DENVER (AP) — Despite growing public support for legalizing marijuana, a lawsuit filed by Nebraska and Oklahoma shows that at least two segments of American society are prepared to fight the idea before the nation's highest court — social conservatives and law enforcement.
The lawsuit seeks to overturn Colorado's experiment in legalized recreational pot, alleging that the two conservative states are being overrun with Colorado marijuana that is making it harder for them to enforce their own drug laws.
Nebraska Attorney General Jon Bruning framed it as a public-safety issue, though the complaint provides little data to support its claim that Colorado pot is pouring into neighboring states.
The case emerges at a time when polls show growing public support for legal weed. Even Congress this week started to ease restrictions on the drug, barring the federal government from interfering with the 23 states that allow it for medical uses.
National law-enforcement groups have staunchly opposed the legalization of marijuana. The lawsuit filed to the U.S. Supreme Court cheered some police in Colorado who have been frustrated at the public's wide acceptance of that state's recreational marijuana market, despite some examples of people overdosing on high-concentration edibles.
"When you work in the public-safety industry, you're impacted by this all the time," said Jim Gerhardt, vice president of the Colorado Drug Investigators Association. "We're seeing it. The firefighters are seeing it. The hospitals are seeing it. But the general public can be apathetic."
Mason Tvert, the pro-marijuana activist who helped push legalization in Colorado, said he was not surprised by the resistance from Oklahoma and Nebraska, two socially conservative states that were reluctant to repeal Prohibition.
"When you think about who are the two types of people who'd never want to try marijuana, it's people who are looking at it morally, through religion ... and that law-enforcement attitude that this is the law and we want to keep it," Tvert said.
The legalization movement, he added, has seen some of its stiffest resistance in conservative, religious states in the Deep South and in Nebraska, where activists were unable to get enough signatures to put a medical-marijuana measure on the 2012 ballot.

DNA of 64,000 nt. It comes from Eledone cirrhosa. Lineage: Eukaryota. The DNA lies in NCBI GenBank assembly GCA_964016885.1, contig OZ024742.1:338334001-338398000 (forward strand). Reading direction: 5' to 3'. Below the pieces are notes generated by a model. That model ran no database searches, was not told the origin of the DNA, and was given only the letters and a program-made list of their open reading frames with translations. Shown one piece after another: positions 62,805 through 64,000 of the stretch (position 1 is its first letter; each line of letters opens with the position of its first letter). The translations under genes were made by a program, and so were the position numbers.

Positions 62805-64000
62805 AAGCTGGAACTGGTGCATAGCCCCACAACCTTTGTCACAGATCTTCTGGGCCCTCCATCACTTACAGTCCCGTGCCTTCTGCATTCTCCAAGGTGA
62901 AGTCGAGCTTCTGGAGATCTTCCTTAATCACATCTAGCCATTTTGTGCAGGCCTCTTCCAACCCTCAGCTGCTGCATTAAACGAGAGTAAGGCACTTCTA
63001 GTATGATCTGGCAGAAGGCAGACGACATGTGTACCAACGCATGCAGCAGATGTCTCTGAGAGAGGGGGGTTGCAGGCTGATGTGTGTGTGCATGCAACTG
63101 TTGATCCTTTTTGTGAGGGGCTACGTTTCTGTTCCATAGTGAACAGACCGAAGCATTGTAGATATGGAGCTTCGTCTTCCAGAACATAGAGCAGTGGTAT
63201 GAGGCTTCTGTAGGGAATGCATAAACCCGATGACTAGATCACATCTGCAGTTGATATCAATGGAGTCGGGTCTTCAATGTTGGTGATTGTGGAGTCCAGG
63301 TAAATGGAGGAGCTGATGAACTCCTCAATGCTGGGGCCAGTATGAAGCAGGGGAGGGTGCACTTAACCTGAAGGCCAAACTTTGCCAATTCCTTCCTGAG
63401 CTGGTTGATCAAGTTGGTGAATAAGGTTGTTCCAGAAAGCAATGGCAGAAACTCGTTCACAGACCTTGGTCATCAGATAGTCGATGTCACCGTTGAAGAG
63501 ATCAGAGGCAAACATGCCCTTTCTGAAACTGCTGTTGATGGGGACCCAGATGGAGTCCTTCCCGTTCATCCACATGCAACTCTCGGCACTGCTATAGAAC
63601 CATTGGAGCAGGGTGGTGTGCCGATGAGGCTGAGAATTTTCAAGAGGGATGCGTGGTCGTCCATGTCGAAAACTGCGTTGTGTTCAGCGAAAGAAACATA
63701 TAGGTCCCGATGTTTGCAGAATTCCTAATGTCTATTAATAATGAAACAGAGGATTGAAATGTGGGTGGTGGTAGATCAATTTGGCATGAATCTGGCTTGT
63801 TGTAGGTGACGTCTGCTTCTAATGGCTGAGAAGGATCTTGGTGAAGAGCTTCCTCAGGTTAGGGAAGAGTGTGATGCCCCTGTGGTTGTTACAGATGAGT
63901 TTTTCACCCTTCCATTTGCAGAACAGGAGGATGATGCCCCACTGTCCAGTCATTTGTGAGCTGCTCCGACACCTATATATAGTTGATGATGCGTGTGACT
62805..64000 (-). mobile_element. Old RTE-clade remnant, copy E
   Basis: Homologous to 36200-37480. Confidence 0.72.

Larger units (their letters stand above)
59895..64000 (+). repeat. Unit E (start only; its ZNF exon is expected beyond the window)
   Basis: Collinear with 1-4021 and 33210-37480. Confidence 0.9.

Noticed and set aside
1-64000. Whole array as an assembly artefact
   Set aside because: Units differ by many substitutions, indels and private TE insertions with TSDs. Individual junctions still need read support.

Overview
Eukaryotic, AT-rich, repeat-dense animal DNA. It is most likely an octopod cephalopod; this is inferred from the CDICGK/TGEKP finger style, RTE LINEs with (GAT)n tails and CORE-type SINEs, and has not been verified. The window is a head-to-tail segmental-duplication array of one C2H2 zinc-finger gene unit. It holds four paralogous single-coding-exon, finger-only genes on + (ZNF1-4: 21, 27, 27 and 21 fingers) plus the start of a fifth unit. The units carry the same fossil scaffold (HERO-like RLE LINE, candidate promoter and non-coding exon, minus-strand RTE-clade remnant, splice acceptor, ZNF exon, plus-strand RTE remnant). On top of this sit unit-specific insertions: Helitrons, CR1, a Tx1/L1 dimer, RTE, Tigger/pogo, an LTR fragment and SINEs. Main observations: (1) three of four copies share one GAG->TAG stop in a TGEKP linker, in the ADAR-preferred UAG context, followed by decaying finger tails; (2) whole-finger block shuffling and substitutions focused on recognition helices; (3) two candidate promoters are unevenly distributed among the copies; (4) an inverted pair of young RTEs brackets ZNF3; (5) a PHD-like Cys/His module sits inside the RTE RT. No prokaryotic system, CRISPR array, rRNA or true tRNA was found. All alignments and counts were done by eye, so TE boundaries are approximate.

Law-enforcement agencies have long said anecdotally that they are making more marijuana arrests and seizing more of the drug since Colorado voters legalized the drug. But there's no way to know exactly how much legal pot is leaving the state.
In a recent report, the agency known as the Rocky Mountain High Intensity Drug Trafficking Area wrote that the amount of Colorado pot seized on highways increased from an annual average of 2,763 pounds between 2005 and 2008 to an average of 3,690 pounds from 2009 to 2013. The weed was headed for at least 40 different states.
Mark Woodward, a spokesman for the Oklahoma Bureau of Narcotics and Dangerous Drugs, said his organization has seen at least a dozen cases of highly potent marijuana from Colorado entering his state. Before Colorado legalized the drug at the end of 2012, Oklahoma had never recorded a single case of high-grade pot trafficking from its neighbor.
In western Nebraska's Scotts Bluff County, Sheriff Mark Overman said Colorado marijuana is extra strong, making it more valuable in his region and giving sellers a greater financial incentive to do business there.
"I think this is overdue, and I think other states should jump on board," Overman said of the lawsuit. "I'm very frustrated. I take an oath of office, as does every other police officer in this country. I don't just get to pick and choose which laws I enforce."
Although organizations like the International Association of Chiefs of Police and the National Sheriff's Association have warned against legalizing marijuana, the legalization movement also has high-profile law-enforcement supporters. Washington state's legalization was supported by the sheriff of Kings County, which includes Seattle, as well as two former U.S. attorneys there, and the former head of its FBI office.
Inga Fryklund, a former Cook County, Illinois, prosecutor who is a member of Law Enforcement Against Prohibition, a pro-legalization group, said that many rank-and-file police officers and prosecutors secretly support marijuana reform.
"A lot of their time is taken up with stupid drug arrests," she said.
But she acknowledged deep-seated resistance in law enforcement because people there see marijuana as destabilizing.
"You have to step back a bit and say 'This is very much like Prohibition of alcohol. All the violence and corruption is there because the stuff's illegal,'" Fryklund said. She also noted that police agencies are increasingly funded by seizing assets of people accused of drug crimes.
Darrel Stephens, who heads the Major City Police Chiefs Association, said that law enforcement believes legitimate concerns about marijuana legalization have been drowned out by deep-pocketed donors who have funded pro-marijuana ballot measures. At this point, he believes complete legalization is inevitable.
"There's never any support to gear up a counter-campaign," said Stephens, a former police chief of Charlotte-Mecklenburg, North Carolina. "It's extremely frustrating to watch."
Associated Press writers Grant Schulte in Lincoln, Nebraska, and Tim Talley in Oklahoma City contributed to this report.